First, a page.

Wednesday, September 20, 2023

Bad Non-Budget Provisions Slipped Into the Budget

Indebted to Billy Corriher for highlighting bad partisan provisions in the new proposed state budget (HB 259), the latest one, the new compromise that drops consideration of gambling and restores Medicaid expansion. But it is far from a "clean" bill, for it contains plenty of real doozie time-bombs that Billy Corriher noticed. And in coming days there will likely be additional hair-raising discoveries -- like this provision that Corriher highlighted on how the Judicial Standards Commission will be constituted:

Paul Newby

Supreme Court Justice Anita Earls is currently fending off this same commission, which says it's investigating her because she criticized the court for a lack of diversity. Supreme Court Chief Justice Paul Newby would get six appointments to the commission, hisownself, if you were wondering where the partisan advantage lay. Newby, operating on the high octane of self-righteousness, can be capable of purges.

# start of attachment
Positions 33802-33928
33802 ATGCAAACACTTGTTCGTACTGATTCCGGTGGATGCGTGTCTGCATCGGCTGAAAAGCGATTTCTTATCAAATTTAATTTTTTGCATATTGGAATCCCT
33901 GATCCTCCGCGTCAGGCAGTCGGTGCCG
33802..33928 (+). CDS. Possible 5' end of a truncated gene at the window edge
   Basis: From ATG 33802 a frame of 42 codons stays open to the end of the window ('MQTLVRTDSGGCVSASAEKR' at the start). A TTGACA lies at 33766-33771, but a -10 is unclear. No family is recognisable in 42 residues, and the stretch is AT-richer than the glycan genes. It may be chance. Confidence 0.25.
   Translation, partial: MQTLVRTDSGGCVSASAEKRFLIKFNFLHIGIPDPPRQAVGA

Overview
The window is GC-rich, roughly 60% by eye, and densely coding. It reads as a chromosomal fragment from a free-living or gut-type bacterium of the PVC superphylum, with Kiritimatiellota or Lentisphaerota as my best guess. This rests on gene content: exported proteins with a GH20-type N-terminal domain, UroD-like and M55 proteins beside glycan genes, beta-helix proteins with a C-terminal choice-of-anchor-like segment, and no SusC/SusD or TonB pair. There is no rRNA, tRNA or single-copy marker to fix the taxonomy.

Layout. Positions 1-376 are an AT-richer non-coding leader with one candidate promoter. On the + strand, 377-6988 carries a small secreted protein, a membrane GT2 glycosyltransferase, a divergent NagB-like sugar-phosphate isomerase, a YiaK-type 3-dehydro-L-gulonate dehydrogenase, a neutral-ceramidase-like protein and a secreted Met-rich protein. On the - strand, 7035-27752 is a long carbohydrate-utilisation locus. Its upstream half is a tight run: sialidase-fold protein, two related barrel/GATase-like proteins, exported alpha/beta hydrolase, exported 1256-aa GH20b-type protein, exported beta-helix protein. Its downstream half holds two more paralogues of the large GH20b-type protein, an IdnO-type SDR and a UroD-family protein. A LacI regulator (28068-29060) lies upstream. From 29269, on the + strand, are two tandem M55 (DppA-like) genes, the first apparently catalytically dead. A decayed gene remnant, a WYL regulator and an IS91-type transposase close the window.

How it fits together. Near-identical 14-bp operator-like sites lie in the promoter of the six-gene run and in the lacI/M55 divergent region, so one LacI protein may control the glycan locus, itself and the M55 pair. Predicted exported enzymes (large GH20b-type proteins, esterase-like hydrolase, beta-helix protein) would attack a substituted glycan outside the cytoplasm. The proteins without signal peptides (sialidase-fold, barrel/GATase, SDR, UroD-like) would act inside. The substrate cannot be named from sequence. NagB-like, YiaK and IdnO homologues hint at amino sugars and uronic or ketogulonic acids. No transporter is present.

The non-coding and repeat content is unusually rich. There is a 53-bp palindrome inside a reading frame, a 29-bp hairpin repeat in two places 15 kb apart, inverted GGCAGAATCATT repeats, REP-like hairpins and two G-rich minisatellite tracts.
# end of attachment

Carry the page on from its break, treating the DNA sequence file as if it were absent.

Billy Corriher predicts about this provision, "It’ll lead to more investigations of judges the GOP doesn’t like."

Corriher also points out that Paul Newby is specifically singled out for longevity in the budget bill: "[It] raises the retirement age for appellate judges. This’ll keep Paul Newby on the bench for a few more years, so he can continue to pack the Judicial Standards Commission to target Dem judges."

Corriher: "The budget also allows lawmakers to pick 10 Superior Court judges for 8-year terms.... They’d control these judgeships forever, not the voters." Say what? Corriher supplies the evidence:

Corriher: "The bill eliminates the right to appeal to the NC Supreme Court if there’s a dissent at the Court of Appeals."


1 comment:

Anonymous said...

In what way does any of this have to do with a budget?